Some older, fan-assisted, noncondensing furnaces and boilers vent horizontally through a plastic pipe which has since been recalled and must be replaced. Horizontal ventilation can also mean there isn’t enough draft and you’ll need to install an additional draft-inducing fan. Floor furnace vents also might need to be replaced, and older chimneys will have to be adjusted until they are up to code with your new furnace and carry out your combustion fumes properly.
Inspections will cost you – $150–$175, while a full report for insurance companies costs around $690. If you’d like an in-depth inspection of your whole house HVAC effectiveness, a certified HVAC contractor can do that for you.
They’ll check the vents, heat exchanger, fuel lines for leaks, blower, blower seals, air intake grills, burner’s pilot or ignition, flame sensor, electrical connections and wiring, thermostat calibration, flue, thermocouple, combustion gases, safety controls, belts, and air filter.
They’ll also clean your blower components and blower wheel and do an amp-draw test on it, test the burner, plus lubricate all the motor’s moving parts and check the manifold gas pressure (if you have a gas furnace).
Adding a programmable thermostat costs between $15–$320 can save up to 10% when programmed properly. Save on heating expenses when you are away, or add more than one thermostat for different rooms, if the system allows for it.
That way you can avoid venting heat into unused bedrooms all day and heat them at a lower temperature at night. Prices range from $15 for a very basic panel to an app-controlled digital display panel for $320.
Nest and Ecobee are the top recommended digital brands. Buy a 7-day model if your schedule is different every day, or a 5-1-1 or 5+2-day model if you keep the same weekly and weekend schedules.
Even if you fork out for a brand-new, state-of-the-art furnace, your house won’t necessarily heat up as much as you want it to if your home and furnace aren’t kept in optimal condition.
Most furnaces come with a 10- to 15-year warranty. The warranty will carry more weight if it’s from a big-box brand because it means they’ll still be around to honor it fifteen years from now. Warranties usually only cover the two main parts of the furnace*:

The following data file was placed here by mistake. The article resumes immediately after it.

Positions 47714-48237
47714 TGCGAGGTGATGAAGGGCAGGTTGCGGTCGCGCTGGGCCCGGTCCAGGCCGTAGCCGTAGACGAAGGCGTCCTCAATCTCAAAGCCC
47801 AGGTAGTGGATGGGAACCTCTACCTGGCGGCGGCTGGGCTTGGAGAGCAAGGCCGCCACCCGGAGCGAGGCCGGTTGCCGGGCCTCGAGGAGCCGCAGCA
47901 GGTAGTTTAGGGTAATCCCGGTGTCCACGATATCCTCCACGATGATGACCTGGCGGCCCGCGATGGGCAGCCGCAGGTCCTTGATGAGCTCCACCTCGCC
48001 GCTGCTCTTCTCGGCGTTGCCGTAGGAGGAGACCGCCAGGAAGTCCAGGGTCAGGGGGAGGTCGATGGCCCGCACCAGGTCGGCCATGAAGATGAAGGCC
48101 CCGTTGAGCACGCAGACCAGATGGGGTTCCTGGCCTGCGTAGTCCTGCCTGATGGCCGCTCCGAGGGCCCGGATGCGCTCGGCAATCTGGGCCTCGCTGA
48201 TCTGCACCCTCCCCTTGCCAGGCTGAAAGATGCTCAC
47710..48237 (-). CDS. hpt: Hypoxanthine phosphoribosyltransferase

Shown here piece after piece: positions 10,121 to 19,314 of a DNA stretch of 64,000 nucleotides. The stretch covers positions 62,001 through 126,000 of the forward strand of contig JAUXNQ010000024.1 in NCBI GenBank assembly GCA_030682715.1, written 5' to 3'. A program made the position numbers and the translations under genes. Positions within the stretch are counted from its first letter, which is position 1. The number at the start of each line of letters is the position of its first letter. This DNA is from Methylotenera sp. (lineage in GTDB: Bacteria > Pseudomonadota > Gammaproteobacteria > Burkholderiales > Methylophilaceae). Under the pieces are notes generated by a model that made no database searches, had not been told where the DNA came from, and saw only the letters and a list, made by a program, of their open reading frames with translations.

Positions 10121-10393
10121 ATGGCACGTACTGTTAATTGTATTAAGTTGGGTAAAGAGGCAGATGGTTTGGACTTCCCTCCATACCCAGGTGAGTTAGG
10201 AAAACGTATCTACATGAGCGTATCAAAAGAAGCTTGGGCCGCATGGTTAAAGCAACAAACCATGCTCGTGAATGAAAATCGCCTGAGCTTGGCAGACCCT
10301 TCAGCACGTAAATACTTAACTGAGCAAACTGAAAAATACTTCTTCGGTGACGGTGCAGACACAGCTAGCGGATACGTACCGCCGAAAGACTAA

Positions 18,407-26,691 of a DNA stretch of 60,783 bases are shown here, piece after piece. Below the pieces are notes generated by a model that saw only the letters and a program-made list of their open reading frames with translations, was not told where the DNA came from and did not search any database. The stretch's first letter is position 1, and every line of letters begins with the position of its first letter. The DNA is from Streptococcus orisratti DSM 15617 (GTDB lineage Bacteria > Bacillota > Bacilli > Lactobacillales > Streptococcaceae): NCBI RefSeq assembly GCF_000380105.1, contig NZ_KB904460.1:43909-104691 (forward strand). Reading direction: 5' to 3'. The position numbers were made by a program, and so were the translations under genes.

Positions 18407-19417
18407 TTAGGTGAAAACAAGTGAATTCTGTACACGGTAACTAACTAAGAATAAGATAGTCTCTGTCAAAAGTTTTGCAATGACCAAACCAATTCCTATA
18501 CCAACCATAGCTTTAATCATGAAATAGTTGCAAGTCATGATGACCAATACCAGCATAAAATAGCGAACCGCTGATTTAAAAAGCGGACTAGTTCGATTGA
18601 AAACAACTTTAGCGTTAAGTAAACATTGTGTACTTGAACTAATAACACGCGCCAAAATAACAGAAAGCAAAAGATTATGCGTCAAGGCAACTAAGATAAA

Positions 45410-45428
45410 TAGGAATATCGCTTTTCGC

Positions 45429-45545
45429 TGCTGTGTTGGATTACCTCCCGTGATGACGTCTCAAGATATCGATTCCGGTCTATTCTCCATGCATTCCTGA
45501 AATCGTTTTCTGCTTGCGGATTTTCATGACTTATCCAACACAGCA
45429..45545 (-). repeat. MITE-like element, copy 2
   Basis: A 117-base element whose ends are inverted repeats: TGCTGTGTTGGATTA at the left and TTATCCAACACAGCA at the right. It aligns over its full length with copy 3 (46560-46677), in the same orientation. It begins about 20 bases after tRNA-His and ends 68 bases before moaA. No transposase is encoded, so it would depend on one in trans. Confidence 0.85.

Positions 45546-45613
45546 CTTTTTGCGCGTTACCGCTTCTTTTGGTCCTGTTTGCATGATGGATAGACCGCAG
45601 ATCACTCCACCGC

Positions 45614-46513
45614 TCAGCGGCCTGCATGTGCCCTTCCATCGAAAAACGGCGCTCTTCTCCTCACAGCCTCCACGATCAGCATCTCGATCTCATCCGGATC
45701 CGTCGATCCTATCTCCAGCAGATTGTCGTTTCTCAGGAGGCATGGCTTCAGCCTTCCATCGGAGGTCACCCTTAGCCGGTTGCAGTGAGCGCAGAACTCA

Most warranties are only honored if you register the product at the time of purchase. *Warranties will not cover the labor needed to fix any part. Some contractors offer better warranties than others on labor costs.
Rebates - Energy utility companies in many states offer rebates for your furnace purchase. See if your company is listed here.
Tax credits - Gas furnaces that are ENERGY STAR certified (except those for U.S. South only) meet the requirements for the furnace tax credit. Gas and oil furnaces that have earned the ENERGY STAR include fans that meet the AFUE >= 95 requirements of the fan tax credit.
Tax Credit Amount: $150. To apply for the energy efficiency tax credits, you need to file the IRS Tax Form 5695 and submit it with your taxes. Save your receipts and the Manufacturer's Certification Statement for your records.
Savings - ENERGY STAR certified gas furnaces are “11–15% more efficient than standard models and can save an average of $27–$75 a year in energy costs.” “Certified oil furnaces are up to 4 percent more energy efficient than baseline models and can save up to $65 in energy costs per year.”
Sometimes you can get a great deal on labor by asking your local trade school if they have a hands-on training portion of their curriculum whereby students can install your furnace while supervised by a licensed contractor/professor. It will take a little longer, but the price will be lower.
When choosing your installation contractor, you want to find someone who will install your furnace with excellence and who gives you a proposal in the same price range as other good contractors on your shortlist. Get at least three proposals, followed by a written contract from the contractor of your choice. What most homeowners experience is that the lowest bid gets them the worst-quality work.